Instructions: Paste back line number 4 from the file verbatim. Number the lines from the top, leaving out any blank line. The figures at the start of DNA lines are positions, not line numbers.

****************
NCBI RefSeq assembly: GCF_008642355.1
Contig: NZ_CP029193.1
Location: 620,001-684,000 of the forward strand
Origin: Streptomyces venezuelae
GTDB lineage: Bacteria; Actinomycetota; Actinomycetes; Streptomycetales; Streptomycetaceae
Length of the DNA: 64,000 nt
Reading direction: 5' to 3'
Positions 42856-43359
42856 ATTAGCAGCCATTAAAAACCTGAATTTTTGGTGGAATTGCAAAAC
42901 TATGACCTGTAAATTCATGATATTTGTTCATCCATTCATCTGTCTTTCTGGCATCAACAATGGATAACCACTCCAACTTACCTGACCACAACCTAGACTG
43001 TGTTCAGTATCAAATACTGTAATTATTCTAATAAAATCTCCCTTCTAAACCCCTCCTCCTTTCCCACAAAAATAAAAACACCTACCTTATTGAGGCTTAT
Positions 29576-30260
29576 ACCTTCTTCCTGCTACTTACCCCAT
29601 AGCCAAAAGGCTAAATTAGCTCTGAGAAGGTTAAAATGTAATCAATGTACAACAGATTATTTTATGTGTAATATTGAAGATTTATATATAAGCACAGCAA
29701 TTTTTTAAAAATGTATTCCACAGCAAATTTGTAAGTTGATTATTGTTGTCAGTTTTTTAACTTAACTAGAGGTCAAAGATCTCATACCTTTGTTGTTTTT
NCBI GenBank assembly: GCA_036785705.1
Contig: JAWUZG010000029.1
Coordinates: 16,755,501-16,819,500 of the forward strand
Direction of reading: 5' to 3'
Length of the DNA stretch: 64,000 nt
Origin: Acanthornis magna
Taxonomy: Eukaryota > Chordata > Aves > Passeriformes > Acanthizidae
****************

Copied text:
Origin: Streptomyces venezuelae